About the object
see less see more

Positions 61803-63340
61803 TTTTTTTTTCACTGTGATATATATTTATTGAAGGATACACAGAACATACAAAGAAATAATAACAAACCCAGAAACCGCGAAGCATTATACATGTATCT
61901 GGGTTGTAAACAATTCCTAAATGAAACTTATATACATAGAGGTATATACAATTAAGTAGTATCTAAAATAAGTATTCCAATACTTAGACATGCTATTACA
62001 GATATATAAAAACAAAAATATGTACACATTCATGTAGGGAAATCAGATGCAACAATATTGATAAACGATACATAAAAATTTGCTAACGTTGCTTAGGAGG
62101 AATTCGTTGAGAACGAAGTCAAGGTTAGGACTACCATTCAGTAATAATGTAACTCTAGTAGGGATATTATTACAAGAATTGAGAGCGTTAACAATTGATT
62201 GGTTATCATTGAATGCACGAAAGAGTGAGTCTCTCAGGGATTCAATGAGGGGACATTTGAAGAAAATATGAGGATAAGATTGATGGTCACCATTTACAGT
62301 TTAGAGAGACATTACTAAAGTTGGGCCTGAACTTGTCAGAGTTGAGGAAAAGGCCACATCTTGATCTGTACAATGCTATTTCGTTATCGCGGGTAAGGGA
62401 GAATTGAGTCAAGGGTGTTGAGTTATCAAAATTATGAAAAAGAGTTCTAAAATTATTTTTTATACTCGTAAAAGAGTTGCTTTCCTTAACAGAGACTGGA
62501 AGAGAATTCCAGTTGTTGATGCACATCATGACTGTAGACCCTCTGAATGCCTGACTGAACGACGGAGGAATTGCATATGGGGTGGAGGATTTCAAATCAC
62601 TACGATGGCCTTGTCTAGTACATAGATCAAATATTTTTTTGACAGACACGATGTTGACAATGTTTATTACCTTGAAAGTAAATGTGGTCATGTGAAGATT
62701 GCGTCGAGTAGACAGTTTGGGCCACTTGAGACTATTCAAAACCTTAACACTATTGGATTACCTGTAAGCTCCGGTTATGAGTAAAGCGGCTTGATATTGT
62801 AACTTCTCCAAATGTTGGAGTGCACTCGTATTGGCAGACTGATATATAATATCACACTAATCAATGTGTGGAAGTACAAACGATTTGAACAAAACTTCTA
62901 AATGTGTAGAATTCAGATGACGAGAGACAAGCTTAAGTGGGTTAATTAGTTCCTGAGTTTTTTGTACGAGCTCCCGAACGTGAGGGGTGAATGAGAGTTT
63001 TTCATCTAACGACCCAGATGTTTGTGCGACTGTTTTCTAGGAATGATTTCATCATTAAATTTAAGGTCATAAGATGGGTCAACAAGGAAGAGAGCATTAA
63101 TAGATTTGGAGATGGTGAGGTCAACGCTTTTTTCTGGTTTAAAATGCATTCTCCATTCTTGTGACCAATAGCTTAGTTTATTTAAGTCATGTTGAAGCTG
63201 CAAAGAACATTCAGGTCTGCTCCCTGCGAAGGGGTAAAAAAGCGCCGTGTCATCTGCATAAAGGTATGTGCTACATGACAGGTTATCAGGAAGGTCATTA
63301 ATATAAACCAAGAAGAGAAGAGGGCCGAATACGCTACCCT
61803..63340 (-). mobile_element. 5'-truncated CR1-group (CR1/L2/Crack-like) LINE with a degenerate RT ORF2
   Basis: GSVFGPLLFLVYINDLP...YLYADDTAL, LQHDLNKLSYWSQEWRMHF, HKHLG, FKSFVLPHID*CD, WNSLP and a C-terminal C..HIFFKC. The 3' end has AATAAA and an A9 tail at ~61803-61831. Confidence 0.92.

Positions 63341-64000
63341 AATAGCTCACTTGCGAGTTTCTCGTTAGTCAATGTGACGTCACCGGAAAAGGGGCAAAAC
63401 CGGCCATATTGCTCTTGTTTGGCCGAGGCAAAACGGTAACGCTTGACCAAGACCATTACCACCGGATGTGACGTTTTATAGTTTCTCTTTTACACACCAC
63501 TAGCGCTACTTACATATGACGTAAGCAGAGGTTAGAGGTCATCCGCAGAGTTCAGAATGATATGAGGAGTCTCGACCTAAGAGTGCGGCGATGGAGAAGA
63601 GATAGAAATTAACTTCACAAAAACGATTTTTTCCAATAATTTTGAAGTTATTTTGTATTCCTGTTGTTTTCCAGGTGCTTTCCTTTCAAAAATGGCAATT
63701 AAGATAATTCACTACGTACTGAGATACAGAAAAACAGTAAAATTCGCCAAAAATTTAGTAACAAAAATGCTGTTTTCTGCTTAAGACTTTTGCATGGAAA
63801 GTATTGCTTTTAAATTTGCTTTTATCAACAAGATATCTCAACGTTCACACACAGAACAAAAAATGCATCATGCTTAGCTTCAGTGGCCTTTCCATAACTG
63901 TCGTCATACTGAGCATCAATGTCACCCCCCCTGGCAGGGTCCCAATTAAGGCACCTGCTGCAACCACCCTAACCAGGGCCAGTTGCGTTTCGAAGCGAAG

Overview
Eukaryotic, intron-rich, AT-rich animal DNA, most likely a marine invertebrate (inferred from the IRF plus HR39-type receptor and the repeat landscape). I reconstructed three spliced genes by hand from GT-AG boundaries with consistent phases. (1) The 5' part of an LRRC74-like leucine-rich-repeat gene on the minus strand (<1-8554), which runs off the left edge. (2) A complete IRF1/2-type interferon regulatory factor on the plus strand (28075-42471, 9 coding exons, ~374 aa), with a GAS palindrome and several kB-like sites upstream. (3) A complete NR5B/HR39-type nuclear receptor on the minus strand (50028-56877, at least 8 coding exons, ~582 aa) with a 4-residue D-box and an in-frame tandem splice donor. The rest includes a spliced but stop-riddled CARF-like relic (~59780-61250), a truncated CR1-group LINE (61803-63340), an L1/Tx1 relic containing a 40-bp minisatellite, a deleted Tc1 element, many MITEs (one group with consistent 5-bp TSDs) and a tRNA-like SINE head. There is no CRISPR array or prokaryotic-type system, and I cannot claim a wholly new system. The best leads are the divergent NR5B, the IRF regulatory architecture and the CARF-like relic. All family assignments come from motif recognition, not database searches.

This specimen of a red-throated diver displays its basic plumage. It looks like it is covered with small stars. Hence its German and scientific name Sterntaucher (literally: "star-diver"). When wearing its basic plumage or as a juvenile, the red-throated diver can mainly be confused with the black-throated diver. In its adult plumage, however, the red-throated diver can be easily identified: the iris is reddish, the back and wings are brown-grey, the head is uniformly light grey, the hind neck is finely streaked with black and white and a distinct reddish-brown-orange spot is visible on the fore neck. These excellent, streamlined swimmers and divers, unlike geese or ducks, land with their breasts on the water, not with their feet. Red-throated divers only go ashore during the breeding season, where they move about awkwardly on account of their body shape, which is adapted to aquatic life. It is a monogamous species that forms long-term pair bonds and often uses the same breeding site for several years. The nest consists of a depression in the ground (scrape nest), which is upholstered with vegetation. Usually, the clutch comprises 2 eggs, which are incubated for about 25 to 30 days. The chicks have a downy natal plumage, are nidifugous and are raised by both parents. They always breed near water, usually in standing inland waters, also near small ponds, with little or no fish, although this is their main source of food. That is why red-throated divers can be seen on their fast, straight flight to the sea or larger lakes in search of nutrition. Red-throated divers typically breed in Scandinavia, Northern Europe and Siberia. As short and medium-distance migrants, they mainly stopover and winter at sea and thus can be observed in Germany on the North Sea (German Bight) and Baltic Sea coasts and larger inland waters.